Art & Design Magazine

Luce Unplugged Showcase: (Almost) Five Questions with Chris Taylor of Pygmy Lush

By Americanart

Just in time for the arrival of D.C. heat and humidity, we're bringing you our special Luce Unplugged Community Showcase, live from American Art's Luce Foundation Center this Friday, July 18th. By now you know the drill, but just as a refresher: the showcase will include a summer happy hour combination of music, art, air conditioning, and beer!

This month's Luce Unplugged featured local performers are D.C.'s The Sea Life and Virginia's Pygmy Lush. Chris Taylor of Pygmy Lush answered a few questions for Eye Level about the show.

Pygmy Lush

Pygmy Lush. Photo by Ben Tankersley.

Eye Level: We're excited to provide live performances in the already unique museum space of the Luce Foundation Center. Have you ever performed in an "alternative" space before, or an interesting venue that you consider unique?

Chris Taylor: Over the years, we've played a lot of interesting venues, I'm constantly surprised by the resourcefulness and work ethic of kids around the country, all it takes is an outlet sometimes, and in some cases not even that! The first thing that comes to mind when you say "unique" is a show we played about five years ago in Billings Montana, the place is called "Yellowstone Perk." It's a coffee shop that was closed when we got there, but the show was outside in a sort of faux Old West ghost town movie-set-type setting. Behind the faux storefront buildings was a junkyard full of old cars of every make and model. By the time we played that night, there was a huge sky above us, and two people standing in front of the stage, we played every song we knew, and the owner let us camp in the junkyard. We stayed up all night telling ghost stories and talking about old times by the fire. It was magical, and by far the most memorable if not unique venue we've ever played!

EL: In the spirit of combining different forms of expression with a concert in an art museum, besides music, what other types of artistic expression inspire you?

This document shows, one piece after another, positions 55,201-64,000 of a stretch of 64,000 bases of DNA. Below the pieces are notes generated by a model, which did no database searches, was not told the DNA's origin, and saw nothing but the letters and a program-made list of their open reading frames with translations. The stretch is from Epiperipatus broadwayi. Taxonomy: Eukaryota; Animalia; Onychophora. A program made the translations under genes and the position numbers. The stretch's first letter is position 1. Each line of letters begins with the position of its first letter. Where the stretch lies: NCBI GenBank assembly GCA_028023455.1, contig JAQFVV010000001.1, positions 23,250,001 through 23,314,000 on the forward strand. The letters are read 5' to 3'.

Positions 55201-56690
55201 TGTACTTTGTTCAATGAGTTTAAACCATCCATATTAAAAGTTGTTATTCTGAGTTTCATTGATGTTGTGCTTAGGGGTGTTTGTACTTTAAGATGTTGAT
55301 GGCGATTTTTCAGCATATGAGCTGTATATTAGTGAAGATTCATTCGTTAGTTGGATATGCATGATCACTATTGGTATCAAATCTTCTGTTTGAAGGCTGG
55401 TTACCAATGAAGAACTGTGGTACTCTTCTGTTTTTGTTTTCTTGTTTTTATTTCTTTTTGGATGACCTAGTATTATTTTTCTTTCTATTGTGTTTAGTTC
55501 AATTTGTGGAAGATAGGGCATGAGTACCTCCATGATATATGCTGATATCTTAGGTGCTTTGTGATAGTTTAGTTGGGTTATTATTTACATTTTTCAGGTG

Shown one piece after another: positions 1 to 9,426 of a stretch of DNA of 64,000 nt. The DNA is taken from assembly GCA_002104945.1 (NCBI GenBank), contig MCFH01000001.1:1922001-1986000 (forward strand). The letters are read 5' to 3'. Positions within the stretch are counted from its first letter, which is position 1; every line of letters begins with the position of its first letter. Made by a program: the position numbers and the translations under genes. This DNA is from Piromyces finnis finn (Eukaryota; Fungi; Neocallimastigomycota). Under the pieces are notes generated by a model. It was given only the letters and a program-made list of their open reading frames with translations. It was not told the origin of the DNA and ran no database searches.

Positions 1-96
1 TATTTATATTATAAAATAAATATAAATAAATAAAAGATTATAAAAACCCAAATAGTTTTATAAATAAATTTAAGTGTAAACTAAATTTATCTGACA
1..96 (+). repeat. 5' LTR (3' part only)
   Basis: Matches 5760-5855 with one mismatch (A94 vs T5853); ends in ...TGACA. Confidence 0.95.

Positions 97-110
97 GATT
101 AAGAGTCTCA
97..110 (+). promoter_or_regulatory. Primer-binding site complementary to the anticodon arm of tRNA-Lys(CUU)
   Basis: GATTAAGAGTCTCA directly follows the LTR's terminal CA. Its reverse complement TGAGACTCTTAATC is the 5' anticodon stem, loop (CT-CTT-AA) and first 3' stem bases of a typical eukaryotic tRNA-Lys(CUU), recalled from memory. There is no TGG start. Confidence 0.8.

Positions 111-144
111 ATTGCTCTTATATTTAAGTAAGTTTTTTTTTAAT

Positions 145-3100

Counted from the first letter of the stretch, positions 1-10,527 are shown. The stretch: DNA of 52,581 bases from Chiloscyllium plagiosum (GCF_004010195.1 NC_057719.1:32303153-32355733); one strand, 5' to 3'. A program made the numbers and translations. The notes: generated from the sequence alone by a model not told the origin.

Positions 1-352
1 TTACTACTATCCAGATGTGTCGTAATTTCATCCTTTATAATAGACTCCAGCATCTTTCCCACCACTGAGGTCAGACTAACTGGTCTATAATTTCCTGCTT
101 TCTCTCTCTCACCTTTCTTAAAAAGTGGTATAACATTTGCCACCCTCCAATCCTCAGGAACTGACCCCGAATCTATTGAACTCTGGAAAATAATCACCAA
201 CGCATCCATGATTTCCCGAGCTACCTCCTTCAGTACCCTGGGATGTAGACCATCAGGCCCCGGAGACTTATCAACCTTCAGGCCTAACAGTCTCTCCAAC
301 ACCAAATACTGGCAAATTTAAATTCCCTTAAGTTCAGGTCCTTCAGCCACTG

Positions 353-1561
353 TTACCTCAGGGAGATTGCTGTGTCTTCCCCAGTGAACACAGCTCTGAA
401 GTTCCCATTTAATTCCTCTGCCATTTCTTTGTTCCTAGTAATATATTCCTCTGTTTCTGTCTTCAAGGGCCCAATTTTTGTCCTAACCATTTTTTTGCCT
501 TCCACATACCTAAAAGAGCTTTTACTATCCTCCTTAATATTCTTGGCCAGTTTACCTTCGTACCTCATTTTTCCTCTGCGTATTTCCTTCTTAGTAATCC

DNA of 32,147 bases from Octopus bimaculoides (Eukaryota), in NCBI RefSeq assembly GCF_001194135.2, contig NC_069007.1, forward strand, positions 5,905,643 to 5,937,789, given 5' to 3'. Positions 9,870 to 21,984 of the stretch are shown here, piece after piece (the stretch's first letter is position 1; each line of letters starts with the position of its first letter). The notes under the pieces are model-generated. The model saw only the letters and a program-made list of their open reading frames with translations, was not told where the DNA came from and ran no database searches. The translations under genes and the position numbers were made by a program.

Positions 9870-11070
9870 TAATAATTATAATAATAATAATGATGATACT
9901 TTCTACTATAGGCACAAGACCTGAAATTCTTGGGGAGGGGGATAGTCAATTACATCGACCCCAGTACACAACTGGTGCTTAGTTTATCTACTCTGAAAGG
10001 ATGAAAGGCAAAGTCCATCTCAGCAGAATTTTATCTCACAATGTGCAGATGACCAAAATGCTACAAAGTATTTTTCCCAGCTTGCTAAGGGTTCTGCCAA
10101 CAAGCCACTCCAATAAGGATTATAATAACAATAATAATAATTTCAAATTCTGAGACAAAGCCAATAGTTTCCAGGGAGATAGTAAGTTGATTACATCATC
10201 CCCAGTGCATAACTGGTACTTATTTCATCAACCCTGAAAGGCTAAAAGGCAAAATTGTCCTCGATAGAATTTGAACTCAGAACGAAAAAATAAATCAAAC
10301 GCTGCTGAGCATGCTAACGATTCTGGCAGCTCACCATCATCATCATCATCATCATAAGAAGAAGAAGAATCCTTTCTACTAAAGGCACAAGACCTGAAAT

CT: Mike Widman and I are both carpenters. The job has a creative element that I didn't expect when I first started doing it. You find yourself helping people make decisions about the place they will spend most their time in: home. They may see a million times something I've built. And something as subtle as working out where a window should go can really affect a person's day-to-day experience. I find that inspiring.

EL: Bands often offer pared-down sets of their music to sound best in the acoustics of the Luce Center, which you will be doing on Friday! You typically perform your "noisy punk rock" as you put it, so what can we look forward to with this different type of set from Pygmy Lush?

CT: Well, we've done some pared-down sets in the past, usually by necessity. This one is exciting to me because Johnny Ward will be performing with us. He has always been a strong creative force behind the subdued side of Pygmy Lush. And it's a pleasure to indulge in our friendship and chemistry with him, if even for just a little bit. He brings the wanderer out of us.

EL: Is it true you are writing a song specifically for the upcoming Luce Unplugged performance?

CT: That is the intent, we'll see where it goes!

Join us on Friday, July 18th to find out! Everything starts at 6:00 p.m., so come beat the heat and get here early to enjoy both bands.

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